In 1941, five years after Catholic Digest was founded, Digest assistant editor Edward Harrigan wrote about the magazines beginnings
"How would you like to work for me, Nick?"
Father Gales was speaking to the boy who was driving his car that afternoon, Nick Tschida. Nick, one of his young parishioners, thought it would be great. From that
time on, he strove mightily for Father Louis A. Gales, then assistant at St. Agnes 'Church, in St. Paul, Minnesota, taking dictation, typing letters, running errands - doing the thousand and one tasks that must be
done for a priest who is getting ready to put out the first issue of a new magazine.
All through the summer of 1936, Father Gales worked hard fulfilling his duties as assistant in a large and active parish (and he's one who would see to it that none of
them be neglected), all the while preparing for the launching of Catholic Digest, and in addition seeing to the smooth functioning of his Catechetical Guild, which supplies Catholic teachers with educational
material and publishes books and pamphlets.
The initial surveys made, the necessary cooperation of other magazines obtained, a small but promising list of charter subscribers secured, Father Gales decided the
venture was too great for one man. Curiously, but characteristically, he didn't worry about financing; his chief concern was to find competent associates. He found them in the persons of two other St. Paul priests,
Father Paul Bussard and Father Edward F. Jenninings then the publishers of the Leaflet Missal. Father Bussard became Digest editor, Father Jennings, business manager, and Father Gales, managing editor.
All three are products of the St. Paul Seminary; none are beyond early middle age; all are energetic in the cause of the faith. Father Gales is chaplain of the City
Hospital, a I,000-bed institution. When it is considered that Catholics constitute something like half of the city's total population, it can be realized that the chaplaincy of this hospital is no light nor
negligible task. Besides that, Father Gales is also chaplain to the Little Sisters of the Poor.
Father Bussard is the youngest of the Digest triumvirate, but has had long and intensive preparation for his duties as editor and parish assistant. He won't alfw himself to be described as "brilliant:' but that's what everybody says about him.
I owa contributed Father Bussard to the St. Paul archdiocese; Wisconsin, Father Gales. Chicago-born, Father Jennings is a heavy-set, whitehaired, not always soft-spoken
but greathearted Irishman who is well known and loved by his associates and fellow priests. He is pastor of St. Francis of Assisi, at St. Croix Beach, Minnesota. Besides his duties (and worries) as a pastor, he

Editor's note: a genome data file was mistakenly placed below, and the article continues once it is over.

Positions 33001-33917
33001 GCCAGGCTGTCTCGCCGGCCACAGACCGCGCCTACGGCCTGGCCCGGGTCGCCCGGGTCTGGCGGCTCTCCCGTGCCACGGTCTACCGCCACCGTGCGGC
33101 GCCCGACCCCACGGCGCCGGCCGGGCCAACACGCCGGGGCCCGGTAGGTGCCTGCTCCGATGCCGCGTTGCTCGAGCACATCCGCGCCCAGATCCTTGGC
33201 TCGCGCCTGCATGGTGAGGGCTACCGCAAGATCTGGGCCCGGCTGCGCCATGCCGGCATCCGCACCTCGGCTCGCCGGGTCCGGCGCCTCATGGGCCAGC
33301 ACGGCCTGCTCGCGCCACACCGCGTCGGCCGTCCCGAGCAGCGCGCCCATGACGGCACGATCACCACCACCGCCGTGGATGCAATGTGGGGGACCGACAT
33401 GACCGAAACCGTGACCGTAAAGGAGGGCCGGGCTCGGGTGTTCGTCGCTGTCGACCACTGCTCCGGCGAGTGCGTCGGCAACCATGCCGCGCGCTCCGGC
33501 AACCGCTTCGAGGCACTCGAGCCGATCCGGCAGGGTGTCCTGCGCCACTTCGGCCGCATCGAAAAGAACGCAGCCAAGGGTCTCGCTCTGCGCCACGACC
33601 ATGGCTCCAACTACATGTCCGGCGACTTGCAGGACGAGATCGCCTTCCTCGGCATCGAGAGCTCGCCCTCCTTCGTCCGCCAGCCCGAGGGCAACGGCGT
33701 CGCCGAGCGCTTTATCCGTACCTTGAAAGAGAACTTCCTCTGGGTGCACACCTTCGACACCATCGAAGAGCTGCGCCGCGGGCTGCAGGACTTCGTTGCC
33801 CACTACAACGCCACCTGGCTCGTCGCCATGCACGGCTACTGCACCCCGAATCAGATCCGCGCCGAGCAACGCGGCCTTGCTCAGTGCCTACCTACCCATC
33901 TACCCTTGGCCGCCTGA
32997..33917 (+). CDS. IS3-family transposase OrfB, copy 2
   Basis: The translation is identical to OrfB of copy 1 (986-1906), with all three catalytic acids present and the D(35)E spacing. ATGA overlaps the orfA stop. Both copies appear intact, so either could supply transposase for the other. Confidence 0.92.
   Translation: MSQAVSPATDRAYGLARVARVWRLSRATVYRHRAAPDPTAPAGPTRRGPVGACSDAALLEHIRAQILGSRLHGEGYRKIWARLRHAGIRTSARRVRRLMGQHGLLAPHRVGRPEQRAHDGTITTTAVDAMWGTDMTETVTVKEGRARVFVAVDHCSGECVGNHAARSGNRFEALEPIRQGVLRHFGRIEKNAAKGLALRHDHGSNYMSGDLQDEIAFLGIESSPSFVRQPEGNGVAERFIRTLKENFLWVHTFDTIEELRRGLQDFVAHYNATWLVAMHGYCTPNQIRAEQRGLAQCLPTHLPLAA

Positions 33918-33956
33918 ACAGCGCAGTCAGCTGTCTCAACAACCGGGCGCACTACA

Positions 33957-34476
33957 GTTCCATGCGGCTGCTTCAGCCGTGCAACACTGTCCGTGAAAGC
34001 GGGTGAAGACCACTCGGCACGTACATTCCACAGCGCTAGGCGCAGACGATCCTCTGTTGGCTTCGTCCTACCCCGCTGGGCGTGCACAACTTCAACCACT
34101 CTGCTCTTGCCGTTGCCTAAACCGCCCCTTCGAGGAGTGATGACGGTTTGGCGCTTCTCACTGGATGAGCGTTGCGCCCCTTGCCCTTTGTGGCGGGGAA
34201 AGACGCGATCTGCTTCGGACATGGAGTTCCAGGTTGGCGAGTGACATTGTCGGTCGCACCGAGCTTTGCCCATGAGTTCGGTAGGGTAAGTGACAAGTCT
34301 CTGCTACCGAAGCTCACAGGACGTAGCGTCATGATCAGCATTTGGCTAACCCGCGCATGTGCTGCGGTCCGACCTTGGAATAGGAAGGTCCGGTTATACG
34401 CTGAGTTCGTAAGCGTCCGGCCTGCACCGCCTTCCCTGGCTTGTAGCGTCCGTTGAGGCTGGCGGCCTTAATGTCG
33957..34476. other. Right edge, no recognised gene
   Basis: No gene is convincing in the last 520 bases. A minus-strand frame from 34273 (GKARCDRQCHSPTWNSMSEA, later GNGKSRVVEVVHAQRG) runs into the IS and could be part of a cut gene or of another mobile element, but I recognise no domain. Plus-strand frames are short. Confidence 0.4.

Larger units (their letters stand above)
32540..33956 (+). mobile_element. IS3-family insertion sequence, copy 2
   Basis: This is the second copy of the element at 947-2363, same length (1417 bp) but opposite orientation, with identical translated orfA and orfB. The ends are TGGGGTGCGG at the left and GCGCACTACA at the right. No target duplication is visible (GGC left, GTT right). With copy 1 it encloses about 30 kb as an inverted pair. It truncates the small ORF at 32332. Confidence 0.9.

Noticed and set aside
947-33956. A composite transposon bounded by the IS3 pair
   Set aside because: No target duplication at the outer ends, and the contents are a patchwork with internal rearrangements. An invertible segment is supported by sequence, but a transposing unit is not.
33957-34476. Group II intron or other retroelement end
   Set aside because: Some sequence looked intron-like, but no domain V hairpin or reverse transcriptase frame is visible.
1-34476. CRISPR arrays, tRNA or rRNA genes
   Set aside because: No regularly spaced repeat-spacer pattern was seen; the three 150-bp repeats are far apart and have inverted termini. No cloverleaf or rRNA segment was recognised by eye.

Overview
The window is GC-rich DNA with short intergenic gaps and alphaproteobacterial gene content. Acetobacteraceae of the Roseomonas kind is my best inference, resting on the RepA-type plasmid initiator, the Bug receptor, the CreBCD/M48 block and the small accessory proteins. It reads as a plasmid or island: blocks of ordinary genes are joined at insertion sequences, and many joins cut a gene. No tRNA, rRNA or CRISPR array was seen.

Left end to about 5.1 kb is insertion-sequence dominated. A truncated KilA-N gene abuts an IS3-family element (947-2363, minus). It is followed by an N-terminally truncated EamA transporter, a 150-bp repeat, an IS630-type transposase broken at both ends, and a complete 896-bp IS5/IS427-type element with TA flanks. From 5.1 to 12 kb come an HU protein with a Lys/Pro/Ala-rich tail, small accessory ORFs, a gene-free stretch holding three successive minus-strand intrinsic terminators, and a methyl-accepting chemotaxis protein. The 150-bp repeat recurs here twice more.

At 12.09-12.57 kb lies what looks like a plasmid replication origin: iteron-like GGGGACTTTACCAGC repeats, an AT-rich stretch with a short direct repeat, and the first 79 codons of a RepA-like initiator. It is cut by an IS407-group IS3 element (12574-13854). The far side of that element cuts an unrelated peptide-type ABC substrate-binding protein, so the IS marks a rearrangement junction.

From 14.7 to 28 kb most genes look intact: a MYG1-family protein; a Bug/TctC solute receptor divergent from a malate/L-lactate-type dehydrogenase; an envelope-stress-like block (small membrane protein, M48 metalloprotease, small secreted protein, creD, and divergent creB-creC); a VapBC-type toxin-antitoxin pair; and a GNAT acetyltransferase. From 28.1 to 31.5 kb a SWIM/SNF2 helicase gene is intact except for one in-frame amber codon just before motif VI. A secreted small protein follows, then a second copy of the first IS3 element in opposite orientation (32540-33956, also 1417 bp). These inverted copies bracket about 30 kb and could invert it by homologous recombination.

carries the business burdens of the Digest, financial, promotional, circulation, and otherwise.
The fact that the Catholic Digest today commands a position among the leading Catholic magazines - for that matter, among all magazines - does not mean that there were not difficulties aplenty in the early days. Father Gales found his two associates in their Leaflet Missal office
in the basement of the chancery building, immediately behind the cathedral. It would be no understatement to say that these quarters were unpretentious; in fact, space was shared with the heating plant.
Father Gales brought his principal assets, the labels bearing the names of his subscribers, to the Leaflet office in bushel baskets. Leaflet desks were moved, a few more (used) wooden desks were lined up against one wall. Tschida, two of the Leaflet boys, Jim O'Toole and Dan Hartnett, and a new kid, Paul Hogan, just out of high school, were put to work on the baskets of subscribers. The Catholic Digest was on its way!
The three priests had been praised, in correspondence from other editors, for their zeal, encouraged by some to go ahead; but there were also some who, having lived the
difficult lives of Catholic editors, said the project couldn't possibly succeed without an initial capital of at least $50,000. The reverend trio read the letters, considered the advice, loosened up their Roman
collars, and went ahead with a capital of exactly one-fiftieth of the stipulated minimum.
Pastors constitute the backbone of support. It is they who order it in quantities, and speak of it to their people from their pulpits, and the Digest executives readily and gratefully agree that were it not for the pastors' good will, the publication could not exist. The Digest is now distributed in 1,200 parishes.